US4923144A (en) * 1987-09-03 1990-05-08 Karl Eickmann Aircraft with pivotable wing and arrestable propellers
US5123613A (en) * 1988-06-21 1992-06-23 Piasecki Aircraft Corporation Rotary wing aircraft shrouded propeller tail assembly and controls
US5131604A (en) * 1991-04-11 1992-07-21 United Technologies Corporation Helicopter antitorque device
US5174523A (en) * 1989-01-09 1992-12-29 Westland Helicopters Limited Compound helicopter with engine shaft power output control
WO1993011040A1 (en) * 1991-11-27 1993-06-10 Vladimir Sergeevich Eger Light aeroplane
FR2736889A1 (en) * 1995-07-21 1997-01-24 Eurocopter France Combined type rotary turning aircraft and rear structural element for such an aircraft
US5727754A (en) * 1995-08-31 1998-03-17 Cartercopters, L.L.C. Gyroplane
US6340133B1 (en) * 1997-12-10 2002-01-22 Franco Capanna System to transform a horizontal take-off and self-sustained horizontal flight airplane into self-sustained horizontal flight, vertical landing and take-off, hybrid integrated airplane
US20080237392A1 (en) * 2006-08-16 2008-10-02 Piasecki Aircraft Corporation Compound aircraft control system and method
US20080272244A1 (en) * 2004-07-02 2008-11-06 Simicon As Hybrid Aircraft
US20100108801A1 (en) * 2008-08-22 2010-05-06 Orville Olm Dual rotor helicopter with tilted rotational axes
EP2265495A2 (en) * 2007-12-21 2010-12-29 Avx Corporation Coaxial rotor aircraft
WO2011144696A1 (en) * 2010-05-19 2011-11-24 Eads Deutschland Gmbh Tilt wing aircraft
US20120168556A1 (en) * 2010-09-09 2012-07-05 Groen Brothers Aviation Pre-landing, rotor-spin-up apparatus and method
US20120168568A1 (en) * 2010-09-09 2012-07-05 Groen Brothers Aviation Rotor unloading apparatus and method
EP2690011A1 (en) 2012-07-27 2014-01-29 Eurocopter Deutschland GmbH Compound helicopter
EP2690012A1 (en) 2012-07-27 2014-01-29 Eurocopter Deutschland GmbH Semi-convertible rotorcraft
EP2690010A1 (en) 2012-07-27 2014-01-29 Eurocopter Deutschland GmbH Compound helicopter with tail booms
US20140154084A1 (en) * 2012-11-30 2014-06-05 Mark R. Alber Non-uniform blade distribution for rotary wing aircraft
US20140321968A1 (en) * 2013-04-29 2014-10-30 Airbus Helicopters Deutschland GmbH Blade rotary assembly with aerodynamic outer toroid spoiler for a shrouded propulsion rotary assembly
US20150210378A1 (en) * 2014-01-27 2015-07-30 Airbus Helicopters Deutschland GmbH Rotorcraft with a fuselage and at least one main rotor
US20160325830A1 (en) * 2015-05-06 2016-11-10 Sikorsky Aircraft Corporation Tail rotor failure recovery controller
US20160368598A1 (en) * 2015-05-19 2016-12-22 Alion Science And Technology Corporation Helicopter blade folding apparatus
ES2604711A1 (en) * 2017-02-02 2017-03-08 Defensya Ingeniería Internacional, S.L. Aircraft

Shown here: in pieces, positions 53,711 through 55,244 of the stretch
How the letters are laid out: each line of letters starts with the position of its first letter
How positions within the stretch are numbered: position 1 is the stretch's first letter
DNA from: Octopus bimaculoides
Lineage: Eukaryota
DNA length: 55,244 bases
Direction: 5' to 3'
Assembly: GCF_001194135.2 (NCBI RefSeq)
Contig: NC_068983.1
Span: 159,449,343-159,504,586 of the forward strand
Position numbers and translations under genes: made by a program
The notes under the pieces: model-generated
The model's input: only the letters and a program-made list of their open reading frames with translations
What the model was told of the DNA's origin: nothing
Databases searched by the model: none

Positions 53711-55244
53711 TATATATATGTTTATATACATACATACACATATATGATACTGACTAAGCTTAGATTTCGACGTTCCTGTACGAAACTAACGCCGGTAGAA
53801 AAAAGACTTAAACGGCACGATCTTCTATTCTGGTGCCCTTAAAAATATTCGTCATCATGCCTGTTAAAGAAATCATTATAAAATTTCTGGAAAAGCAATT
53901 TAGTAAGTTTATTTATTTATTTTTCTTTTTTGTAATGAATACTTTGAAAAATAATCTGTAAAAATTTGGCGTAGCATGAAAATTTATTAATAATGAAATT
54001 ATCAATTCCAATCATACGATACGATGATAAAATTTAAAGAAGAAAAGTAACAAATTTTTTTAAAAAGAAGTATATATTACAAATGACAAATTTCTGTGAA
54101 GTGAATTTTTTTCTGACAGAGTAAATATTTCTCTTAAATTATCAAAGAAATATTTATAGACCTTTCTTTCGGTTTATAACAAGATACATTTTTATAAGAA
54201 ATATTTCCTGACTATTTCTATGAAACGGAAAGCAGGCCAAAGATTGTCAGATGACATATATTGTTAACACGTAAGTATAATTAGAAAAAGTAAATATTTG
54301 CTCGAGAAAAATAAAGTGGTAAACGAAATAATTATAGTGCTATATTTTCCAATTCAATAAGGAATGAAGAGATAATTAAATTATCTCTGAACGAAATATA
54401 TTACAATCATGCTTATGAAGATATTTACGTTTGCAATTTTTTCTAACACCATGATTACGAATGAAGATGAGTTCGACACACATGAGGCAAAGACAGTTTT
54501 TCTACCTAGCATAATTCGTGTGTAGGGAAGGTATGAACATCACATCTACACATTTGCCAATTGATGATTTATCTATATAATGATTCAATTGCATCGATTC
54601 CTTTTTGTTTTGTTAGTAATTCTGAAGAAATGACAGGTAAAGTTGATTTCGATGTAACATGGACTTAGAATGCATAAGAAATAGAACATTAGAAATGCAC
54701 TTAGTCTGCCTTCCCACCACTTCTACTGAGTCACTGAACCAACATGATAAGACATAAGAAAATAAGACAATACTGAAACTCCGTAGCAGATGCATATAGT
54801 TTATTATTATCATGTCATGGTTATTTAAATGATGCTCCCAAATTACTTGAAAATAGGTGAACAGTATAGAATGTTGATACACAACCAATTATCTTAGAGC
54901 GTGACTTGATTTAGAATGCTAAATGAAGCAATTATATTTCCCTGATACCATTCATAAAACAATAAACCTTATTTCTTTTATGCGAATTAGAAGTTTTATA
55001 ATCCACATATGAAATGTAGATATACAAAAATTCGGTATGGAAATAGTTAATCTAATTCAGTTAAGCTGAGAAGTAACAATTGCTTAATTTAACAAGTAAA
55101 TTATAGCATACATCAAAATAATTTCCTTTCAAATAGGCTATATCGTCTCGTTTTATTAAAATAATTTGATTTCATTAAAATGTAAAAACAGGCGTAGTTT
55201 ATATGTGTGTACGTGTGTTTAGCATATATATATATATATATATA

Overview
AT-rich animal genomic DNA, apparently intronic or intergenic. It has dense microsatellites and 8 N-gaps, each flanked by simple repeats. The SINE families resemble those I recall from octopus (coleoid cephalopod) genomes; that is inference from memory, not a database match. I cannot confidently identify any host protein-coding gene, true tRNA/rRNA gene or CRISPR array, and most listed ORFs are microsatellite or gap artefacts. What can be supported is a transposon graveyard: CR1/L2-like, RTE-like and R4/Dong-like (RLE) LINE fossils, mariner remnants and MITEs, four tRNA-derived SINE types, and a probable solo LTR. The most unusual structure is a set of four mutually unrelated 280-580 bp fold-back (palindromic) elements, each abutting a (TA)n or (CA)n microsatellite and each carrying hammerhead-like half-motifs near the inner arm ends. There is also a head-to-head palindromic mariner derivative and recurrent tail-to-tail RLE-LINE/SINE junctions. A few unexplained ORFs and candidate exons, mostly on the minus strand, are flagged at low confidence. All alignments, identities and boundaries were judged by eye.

US9688395B2 (en) 2013-12-04 2017-06-27 Sikorsky Aircraft Corporation Boundary layer ingesting blade
US20170297697A1 (en) * 2014-09-30 2017-10-19 Sikorsky Aircraft Corporation Rotorcraft configuration and method of rotorcraft design
US10112697B2 (en) * 2015-05-11 2018-10-30 Sikorsky Aircraft Corporation Aircraft with thrust vectoring tail

Citations (5)

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GB570455A (en) * 1943-09-02 1945-07-09 Cameron Peter An improved aircraft
US2419780A (en) * 1946-01-03 1947-04-29 Lawrence F Jordan Convertible airplane adapted for horizontal, vertical, and hovering flight
US2547255A (en) * 1942-12-05 1951-04-03 Bruel Andre Aime Lucien Helicopter with automatic antitorque vane
GB755629A (en) * 1953-12-24 1956-08-22 Short Brothers & Harland Ltd Improvements relating to single-rotor helicopters
US3061242A (en) * 1960-09-23 1962-10-30 Bell Aerospace Corp Automatic control apparatus

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US2547255A (en) * 1942-12-05 1951-04-03 Bruel Andre Aime Lucien Helicopter with automatic antitorque vane
GB570455A (en) * 1943-09-02 1945-07-09 Cameron Peter An improved aircraft
US2419780A (en) * 1946-01-03 1947-04-29 Lawrence F Jordan Convertible airplane adapted for horizontal, vertical, and hovering flight
GB755629A (en) * 1953-12-24 1956-08-22 Short Brothers & Harland Ltd Improvements relating to single-rotor helicopters
US3061242A (en) * 1960-09-23 1962-10-30 Bell Aerospace Corp Automatic control apparatus

Cited By (53)

* Cited by examiner, † Cited by third party
Publication number Priority date Publication date Assignee Title
US3373956A (en) * 1966-09-07 1968-03-19 Souri Inc Overhead rotor aircraft
US3583659A (en) * 1968-04-26 1971-06-08 Soc D Const Et D Exploit De Ma Rotary-wing aircraft having an auxiliary rotor at its tail
US3563497A (en) * 1969-01-06 1971-02-16 Gene C Holmes Flight control means for rotorcraft
US3572615A (en) * 1969-03-07 1971-03-30 Floyd A Firestone Airplane with spatial panorama
US3643899A (en) * 1969-03-07 1972-02-22 Floyd A Firestone Airplane with spatial panorama
US4120468A (en) * 1974-11-25 1978-10-17 Rhein-Flugzeugbau Gmbh Remotely piloted vehicle